From the Vehicle of. . . David DeSantos

by Sara Israel

David DeSantos is one of those actors who make writers and directors go:  Him.  A Los Angeles native, he’s returned after several years on the road—years on the road that, ironically, required far less of his car.  Now that he’s back in L.A., of course that critical appendage has regenerated itself. . .

Me:  Well, I think I already know the answer to this, but I need it for the record, please.  On a scale of 1 to 10, how much did you clean up your car before taking these photos for me?

David:  In truth, I didn’t clean it up at all for you.  It is usually pretty spotless.  The only reason there is anything on the seat is because I’m in the car.  I used to be the guy who had an empty coffee cup in the console, and some cigarette packs on the floor and stuff everywhere!  Now, I can’t even begin to imagine my car in a state of disarray.  If there is a mess in my car, how can I even begin to tackle the things in my life that are of sincere importance?  And yes, I make my bed every day, and wash my dishes before I go to bed.

Me:  This is fascinating to me!  Every actor I’ve featured so far, the only reason the majority of their stuff was even in their car was specifically for that day and that day only.  This was not my original thesis starting out!  But tell me, you say you used to be the “messy guy.”  That’s a huge change—I feel like that’s essentially a personality change.  How did it come about?

David:  I think it came in my late 20s when I realized that my outside mess can be a reflection on how I walk through the day.  If my outside surroundings are more manageable and clean it allows me—like I said—to focus my attentions on the things around me that need my attention.  I think it just came from growing up and living a healthier life.  Inside and out.

Me:  You’ve essentially been off the L.A. actor-beat for almost three years now.  How does it feel to be back?  And how does your “car life” compare now that you’re back versus what it’s been for the past few years?

David:  Yes, I’ve been living in Ashland, Oregon as a company member of the Oregon Shakespeare Festival for the better part of the last three years, and it’s been paradise to be up there working.  With complete gratitude I can freely admit that I’m coming off of 30 consecutive months of work with a seven-week break in the winter of 2009!

Me:  Wow!  I mean, I guess I knew that, but when you but it that way. . .

David:  When I lay those facts down, and realize that my dreams have come true and I get to make my living as an actor, I know that everything is going to be wonderful.  That being said, it feels so good to be home.  I grew up in the valley.  I used to hang out at the Sherman Oaks Galleria when “Fast Times at Ridgemont High” came out, so being home is a pleasure.  I’ve been back for five weeks and have been very, very busy, and for some reason, just being in my car again keeps things active.  Yes, I do love living in the woods and walking to rehearsal every day, but there is something wonderful about driving around the city for appointments, because you know you are in the middle of things.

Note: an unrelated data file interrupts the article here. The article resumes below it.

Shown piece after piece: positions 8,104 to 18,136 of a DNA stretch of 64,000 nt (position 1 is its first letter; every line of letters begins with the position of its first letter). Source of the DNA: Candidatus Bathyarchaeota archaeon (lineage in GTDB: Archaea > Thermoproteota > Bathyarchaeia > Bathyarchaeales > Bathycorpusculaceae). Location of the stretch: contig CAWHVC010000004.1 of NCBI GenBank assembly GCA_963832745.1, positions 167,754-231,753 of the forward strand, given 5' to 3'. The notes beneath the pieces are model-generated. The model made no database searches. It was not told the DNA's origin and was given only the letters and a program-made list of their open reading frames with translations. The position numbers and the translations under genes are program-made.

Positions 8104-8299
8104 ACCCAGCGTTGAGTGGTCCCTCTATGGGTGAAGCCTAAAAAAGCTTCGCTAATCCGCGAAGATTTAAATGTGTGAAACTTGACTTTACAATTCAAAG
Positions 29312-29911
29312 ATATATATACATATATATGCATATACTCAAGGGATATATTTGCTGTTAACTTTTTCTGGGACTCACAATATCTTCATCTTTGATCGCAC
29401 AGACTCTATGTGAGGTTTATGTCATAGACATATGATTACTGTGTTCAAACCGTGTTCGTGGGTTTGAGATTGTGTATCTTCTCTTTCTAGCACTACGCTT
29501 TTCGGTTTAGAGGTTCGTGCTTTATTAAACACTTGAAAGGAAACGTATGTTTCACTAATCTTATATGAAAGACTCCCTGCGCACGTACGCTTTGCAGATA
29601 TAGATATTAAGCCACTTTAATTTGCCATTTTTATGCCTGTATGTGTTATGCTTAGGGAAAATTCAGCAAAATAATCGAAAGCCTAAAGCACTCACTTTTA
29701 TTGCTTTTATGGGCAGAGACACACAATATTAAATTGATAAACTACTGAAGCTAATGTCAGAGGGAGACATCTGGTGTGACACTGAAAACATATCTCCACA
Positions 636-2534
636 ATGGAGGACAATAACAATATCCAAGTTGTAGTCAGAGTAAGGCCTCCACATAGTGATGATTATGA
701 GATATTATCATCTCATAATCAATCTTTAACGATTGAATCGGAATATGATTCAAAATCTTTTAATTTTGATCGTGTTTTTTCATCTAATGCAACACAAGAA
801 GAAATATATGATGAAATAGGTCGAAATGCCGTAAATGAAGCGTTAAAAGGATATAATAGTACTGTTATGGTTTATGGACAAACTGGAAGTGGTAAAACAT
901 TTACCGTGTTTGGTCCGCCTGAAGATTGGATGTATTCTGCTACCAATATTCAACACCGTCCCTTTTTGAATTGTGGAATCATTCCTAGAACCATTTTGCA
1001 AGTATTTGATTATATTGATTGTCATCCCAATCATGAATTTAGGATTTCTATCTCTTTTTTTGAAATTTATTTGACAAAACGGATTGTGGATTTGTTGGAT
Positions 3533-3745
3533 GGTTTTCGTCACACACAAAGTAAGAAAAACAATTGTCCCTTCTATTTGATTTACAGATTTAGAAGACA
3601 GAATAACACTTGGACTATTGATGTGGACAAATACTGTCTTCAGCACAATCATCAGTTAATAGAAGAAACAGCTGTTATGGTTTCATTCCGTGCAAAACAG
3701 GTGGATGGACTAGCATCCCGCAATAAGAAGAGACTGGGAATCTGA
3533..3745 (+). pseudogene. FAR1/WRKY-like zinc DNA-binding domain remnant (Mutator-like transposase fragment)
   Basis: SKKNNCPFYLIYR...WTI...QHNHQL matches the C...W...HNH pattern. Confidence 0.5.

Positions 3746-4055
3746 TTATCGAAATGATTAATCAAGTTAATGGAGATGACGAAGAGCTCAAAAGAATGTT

Me:  Oooh, that’s interesting.  I think you’re right—being in your car in L.A. means that you’re in the midst, in the thick of it.  Now that you’re back, how much time have you spent in your car each day, on average?

David:  I’d say on a normal day it’s about three hours.  It’s crazy to think that’s true, but it is.

Me:  Tell me about what’s in that front passenger seat with you.  I see a computer bag, a manila envelope, a banana. . . Talk to me about what’s in each.  Well, I know what’s in the banana, I think.  Unless you want to surprise me.

David:  Let’s see, in the computer bag was my iPad, gum, some toothpicks, some paper work for class, and a water bottle.  When I snapped the pictures, I was on my way to an opportunity for “Pretty Little Liars,” which I did book, and since it was at 11AM, and all I’d had up to that point was caffeine, I have a half-eaten protein bar and that banana, which I finished after the audition.  The manila envelope has a few pictures in it.

Me:  Do you mean headshots and resumes?  Because that’s the second question I’m asking all actors of their cars:  Do you keep hard copies of your headshot and resume with you these days?

David:  Yeah.  I probably have 10 in my car, but nowadays you really don’t need one. I mean, that’s not completely true, but they have started to become a little more obsolete.  You almost never need them on commercial castings, and hopefully you have relationships with the casting directors you’re seeing, and don’t need to bring them anymore.

Me:  Your trunk organization is so “compartmentalized!”  What do you keep in the box and the bag?

David:  So I got home from a job in Washington, DC that had me there for two months, and one month in Berkeley before that, after coming off a 10-month contract in Ashland—so those boxes are some leftover things from Oregon that I haven’t taken to my storage facility.  It’s actually some office stuff, and since I’m subletting an apartment, I keep my stuff in the trunk for now.  I actually taught a Shakespeare class to a friend’s acting class the other day, and was so grateful that all my research material—lexicons, first folio, etc.—was in my trunk.

Me:  Nice!  How did that go?

David:  It was really amazing.  The students had an absolute blast.  There is nothing better than seeing someone’s eyes light up when they start to finally understand the words.  I’ve been playing with Shakespeare for many years, and yet I still walked into the class thinking to myself, What am I going to say?  I have nothing to say, I don’t know anything about Shakespeare!  And yet, when I walked in and just started to talk about my journey with the poetry, it all fell into place.

Sara Israel is a writer and director living in Los Angeles.

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